MEDICAL MANAGEMENT OF URGE INCONTINENCE

Karny Jacoby, MD
Northwest Hospital (Seattle, WA)

What is urge incontinence?

Urge Incontinence as defined by the International Continence Society is “the complaint of involuntary leakage (of urine) accompanied by or immediately proceeded by urgency”. Other terms used to describe this condition are Overactive Bladder and LUTS or Lower Urinary Tract Symptoms. Some patients experience urgency without leakage and sometimes this is described as “Overactive Bladder, Dry”. When the sensation of urgency spills into the night we use the term Nocturia, “the complaint that the individual has to wake at night one or more times to void”. Nocturia can be accompanied with Urge Incontinence.

Urge and Urge Incontinence are quite prevalent. Up to 16% of the population may be affected and it’s more common in women than men by about 3 to 1. Men tend to be affected later in life than women. We’re not sure what causes urge incontinence but it may have something to do with the nerves to and from the bladder or even nerves in the bladder itself. It may also have to do with the elasticity of the bladder muscle itself, which decreases with age.

How to make the diagnosis?

A good history is a start. Patients will usually complain of not making it to the bathroom on time, or leaking a few drops or more of urine when the “key is in the door”. When patients complain of leaking “all the time” or also leaking with activities that put stress on the bladder such as coughing or sneezing then they might have “Mixed Incontinence”. Stress Incontinence is described in more detail elsewhere, but 30% of patients might leak for both reasons, making the history difficult to interpret. Constipation, diarrhea or excessive fluid intake can all contribute to Overactive Bladder. A bladder diary can be helpful in capturing triggering events and documenting severity of incontinence.

Physical exam helps to evaluate the pelvic floor. Sometimes urine leaks out with a cough, clinching a diagnosis of Stress Incontinence. If the patient is elderly, then vaginal atrophy from hormonal changes can contribute to bladder irritation. A check for residual urine is performed to make sure the patient doesn’t have Overflow Incontinence, where the urine leaks out all the time because the bladder doesn’t empty properly.

A urinalysis is checked to make sure a urinary tract infection is not causing irritation.

If examination doesn’t reveal the reason for incontinence more advanced testing of the nerves of the bladder may be necessary. This is called Urodynamics.

In addition to some of the reversible causes of Overactive Bladder mentioned, some irreversible causes should be ruled out such as bladder cancer, BPH (Benign Prostatic Hyperplasia) or prostate cancer in men, and Interstitial Cystitis.

Medical Treatment…

Goals of treatment should be discussed with your doctor. Some patients may want to attain total dryness whereas others may want to reduce the urge sensation or the number of times they void at night. Usually it’s important to employ several strategies to achieve these goals and the timing of behavior changes or drug dosing may be affected. Patients with Urge incontinence have a better response with drug therapy than patients with Overactive bladder who are dry.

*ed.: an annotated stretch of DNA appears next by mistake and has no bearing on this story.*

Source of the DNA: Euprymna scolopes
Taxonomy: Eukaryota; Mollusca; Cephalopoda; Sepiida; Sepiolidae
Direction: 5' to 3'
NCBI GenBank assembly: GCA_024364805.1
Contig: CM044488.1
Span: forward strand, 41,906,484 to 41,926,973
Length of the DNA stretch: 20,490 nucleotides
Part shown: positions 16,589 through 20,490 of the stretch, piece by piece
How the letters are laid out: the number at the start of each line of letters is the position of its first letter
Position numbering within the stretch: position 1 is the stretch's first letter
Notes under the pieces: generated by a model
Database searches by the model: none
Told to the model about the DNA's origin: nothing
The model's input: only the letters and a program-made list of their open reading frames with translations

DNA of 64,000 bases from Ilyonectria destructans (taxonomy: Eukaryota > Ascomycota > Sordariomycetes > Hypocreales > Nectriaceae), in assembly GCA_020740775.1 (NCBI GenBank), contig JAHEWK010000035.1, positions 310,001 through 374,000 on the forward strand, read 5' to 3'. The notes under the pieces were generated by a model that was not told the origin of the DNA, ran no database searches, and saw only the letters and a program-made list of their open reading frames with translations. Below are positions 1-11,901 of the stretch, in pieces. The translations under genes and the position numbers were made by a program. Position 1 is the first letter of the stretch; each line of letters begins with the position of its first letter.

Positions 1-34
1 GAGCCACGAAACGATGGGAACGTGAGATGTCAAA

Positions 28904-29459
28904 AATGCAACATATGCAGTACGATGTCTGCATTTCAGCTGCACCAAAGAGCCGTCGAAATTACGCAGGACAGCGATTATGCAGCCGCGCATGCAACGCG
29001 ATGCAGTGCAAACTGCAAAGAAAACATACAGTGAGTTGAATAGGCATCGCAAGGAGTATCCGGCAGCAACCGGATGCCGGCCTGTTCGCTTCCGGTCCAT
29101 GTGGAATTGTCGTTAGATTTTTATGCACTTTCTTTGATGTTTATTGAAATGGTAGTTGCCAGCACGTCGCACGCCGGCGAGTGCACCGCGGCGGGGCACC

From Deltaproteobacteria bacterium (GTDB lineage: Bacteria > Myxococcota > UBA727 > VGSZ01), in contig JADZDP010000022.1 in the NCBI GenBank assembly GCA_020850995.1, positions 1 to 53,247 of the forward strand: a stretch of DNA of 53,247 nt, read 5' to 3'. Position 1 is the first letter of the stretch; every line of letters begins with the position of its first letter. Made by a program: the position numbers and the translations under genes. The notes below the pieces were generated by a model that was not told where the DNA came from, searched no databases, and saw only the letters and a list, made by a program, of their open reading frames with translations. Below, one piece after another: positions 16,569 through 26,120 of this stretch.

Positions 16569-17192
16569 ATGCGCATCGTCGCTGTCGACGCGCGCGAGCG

Behavioral modification

Dietary modification such as avoidance of foods high in acid can be helpful. The addition of urinary alkanizing agents such as Prelief or Coffee Tamer can help reduce the acidity of foods like coffee or citrus fruits. Reducing fluid intake is important. How many glasses of water per day is enough? For some patients 3-4 eight once glasses are plenty. Reducing fluids after dinner can decrease nocturia. Timed voiding or urinating every 2-3 hours by the clock rather than by bladder signals can help the patient gain control over their bladder. Combination therapy utilizing timed voiding with training in Kegel exercises, or pelvic floor strengthening can be helpful. For patients with lower extremity swelling, elevation of the legs in the afternoon can reduce mobilization of fluid later at night and may reduce nocturia. Those patients may also benefit from support stockings.

Medications

Classic treatment involves using a class of drugs called anticholinergics. These drugs relax the bladder by interfering with the nerve signal to the bladder muscle thereby reducing the bladder’s ability to contract. There is also evidence that these drugs interfere with the sensory nerves thus also reducing the sensation of urgency. Examples of these drugs are Oxybutynin (Ditropan), Tolterodine (Detrol), Trospium (Sanctura), Solfenacin (Vesicare) and Darifenacin (Enablex). Transdermal application with Oxytrol (Oxybutynin) patches can ameliorate the side effects of dry mouth, constipation and drowsiness, although transdermal dosing may not be high enough to reach therapeutic levels for some patients.

Other drugs used for LUTS symptoms are tricyclic antidepressants such as Imipramine or Amitriptyline. These drugs have anticholinergic effects as well as central effects on the brain. Sometimes they are superior if the patient has pain along with their urge incontinence.

Alpha blockers such as Tamsalosin (Flomax) are helpful in some cases. Especially patients with LUTS related to neurologic causes.

Modifying the dosing schedule of diuretics can ameliorate nocturia. For example, taking the diuretic earlier in the day and accounting for a typical 6-8 hour half life of the drug can reduce its effect at night.

Conclusion

Urge incontinence is a condition that can be modified and improved by utilizing a number of strategies. Clearly defining the goals of treatment with your doctor should help in furthering a workable solution to the problem. A combination of therapies is usually employed such as dietary modification, pelvic floor strengthening exercises and medications.

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